Man fined $30,000 for under-declaring cash brought into Singapore, Latest Singapore News - The New Paper

Man fined $30,000 for under-declaring cash brought into Singapore

A Malaysian man was on Tuesday fined $30,000 for under-declaring the amount of cash he brought into Singapore on two occasions.

Bryan Woo Kah Hou, 26, worked as a cash courier for Million Serenity, a money changer based in Sarawak, Malaysia.

He carried almost $2 million into Singapore on June 20, 2023, but declared that he was carrying only about $700,000 worth of currency.

On June 16, 2023, he carried into Singapore at least $1 million in cash but declared that he only had about $460,000.

He under-declared the large sums for the sake of convenience, so that the authorities would not ask to verify the sources of the funds he brought into Singapore, the court heard.

According to the Immigration and Checkpoints Authority website, those entering or leaving Singapore carrying a total value of physical currency and bearer negotiable instruments exceeding $20,000 are required by law to submit a full and accurate report to the police.

Bearer negotiable instruments are non-cash forms of money such as a cheque, bill of exchange, promissory note or postal order.

Woo’s job involved collecting cash in both Brunei dollars and Singapore dollars from clients in Brunei and bringing the funds to Singapore to exchange for Malaysian ringgit. 

He would then send the ringgit back to clients in Brunei.

When he arrived in Singapore from Brunei on June 20, Woo was stopped by an immigration officer, who queried him on how many types of currencies he had and how much they were worth.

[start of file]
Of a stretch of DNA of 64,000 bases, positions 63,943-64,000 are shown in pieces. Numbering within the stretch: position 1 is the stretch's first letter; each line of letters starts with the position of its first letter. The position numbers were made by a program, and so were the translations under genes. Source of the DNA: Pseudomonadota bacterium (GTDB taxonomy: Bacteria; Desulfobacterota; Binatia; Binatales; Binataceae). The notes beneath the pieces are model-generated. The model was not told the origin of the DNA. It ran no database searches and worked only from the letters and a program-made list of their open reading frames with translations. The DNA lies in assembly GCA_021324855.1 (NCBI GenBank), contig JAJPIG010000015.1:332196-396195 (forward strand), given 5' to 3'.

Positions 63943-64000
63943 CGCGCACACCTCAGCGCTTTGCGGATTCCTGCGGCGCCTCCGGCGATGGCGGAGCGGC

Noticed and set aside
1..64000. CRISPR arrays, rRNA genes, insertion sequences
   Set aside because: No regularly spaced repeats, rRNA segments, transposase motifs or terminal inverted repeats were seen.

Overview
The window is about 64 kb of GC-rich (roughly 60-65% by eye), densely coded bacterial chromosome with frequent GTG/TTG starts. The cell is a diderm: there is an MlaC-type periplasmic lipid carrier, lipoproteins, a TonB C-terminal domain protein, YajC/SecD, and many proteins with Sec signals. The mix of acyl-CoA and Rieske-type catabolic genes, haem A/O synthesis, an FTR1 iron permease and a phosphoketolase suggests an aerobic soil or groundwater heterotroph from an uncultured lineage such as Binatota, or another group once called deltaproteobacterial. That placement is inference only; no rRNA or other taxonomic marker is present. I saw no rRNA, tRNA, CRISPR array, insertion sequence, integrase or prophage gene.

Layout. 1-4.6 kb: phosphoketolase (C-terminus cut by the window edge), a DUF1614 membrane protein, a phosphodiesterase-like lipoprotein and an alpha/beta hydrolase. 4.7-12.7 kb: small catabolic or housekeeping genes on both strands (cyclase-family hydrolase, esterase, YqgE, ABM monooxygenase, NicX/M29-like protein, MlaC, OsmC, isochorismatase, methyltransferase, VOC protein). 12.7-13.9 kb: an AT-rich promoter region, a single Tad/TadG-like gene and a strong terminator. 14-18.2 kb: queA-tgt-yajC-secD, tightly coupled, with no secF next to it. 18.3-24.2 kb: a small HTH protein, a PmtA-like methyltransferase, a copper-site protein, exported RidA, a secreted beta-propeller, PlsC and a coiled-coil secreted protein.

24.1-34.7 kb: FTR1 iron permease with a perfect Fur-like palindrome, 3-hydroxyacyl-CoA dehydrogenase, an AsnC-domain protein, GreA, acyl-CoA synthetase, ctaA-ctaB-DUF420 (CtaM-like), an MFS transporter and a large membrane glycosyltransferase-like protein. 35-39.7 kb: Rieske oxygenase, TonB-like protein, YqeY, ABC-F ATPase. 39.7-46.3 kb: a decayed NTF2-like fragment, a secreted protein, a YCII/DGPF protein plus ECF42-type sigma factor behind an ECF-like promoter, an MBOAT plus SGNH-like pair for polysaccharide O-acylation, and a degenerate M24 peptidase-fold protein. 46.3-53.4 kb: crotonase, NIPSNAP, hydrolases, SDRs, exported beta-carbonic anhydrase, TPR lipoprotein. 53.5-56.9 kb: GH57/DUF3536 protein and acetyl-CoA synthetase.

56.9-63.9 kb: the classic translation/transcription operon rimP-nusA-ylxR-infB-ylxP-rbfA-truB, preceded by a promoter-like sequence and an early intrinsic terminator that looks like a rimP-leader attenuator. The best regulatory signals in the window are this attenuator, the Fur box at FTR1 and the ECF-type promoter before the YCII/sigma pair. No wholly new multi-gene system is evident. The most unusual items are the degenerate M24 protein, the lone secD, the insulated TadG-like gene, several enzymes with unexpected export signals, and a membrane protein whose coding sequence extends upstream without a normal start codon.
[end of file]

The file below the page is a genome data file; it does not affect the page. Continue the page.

Woo, who was carrying about $1.98 million in cash, was vague in his answers. He handed the officer a form in which he declared he had about $700,000.

He then filled in a second form declaring that he had around $1.96 million.

The officer noticed the discrepancy and asked Woo for an explanation, but he could not give a satisfactory answer. The matter was later reported to the police.

Deputy Public Prosecutor David Koh said there is no evidence that the money Woo was carrying into Singapore was tainted.

He added that convenience was by no means a good reason for Woo to avoid truthfully declaring the amount of money he was carrying.

DPP Koh said: “Actions which undermine the reporting regime, even for purportedly innocuous reasons, would ultimately increase the costs of enforcement or render the regime useless, which compromises Singapore’s defences against money laundering.”

In mitigation, Woo said he is a first-time offender and cooperated with the authorities fully in their investigations.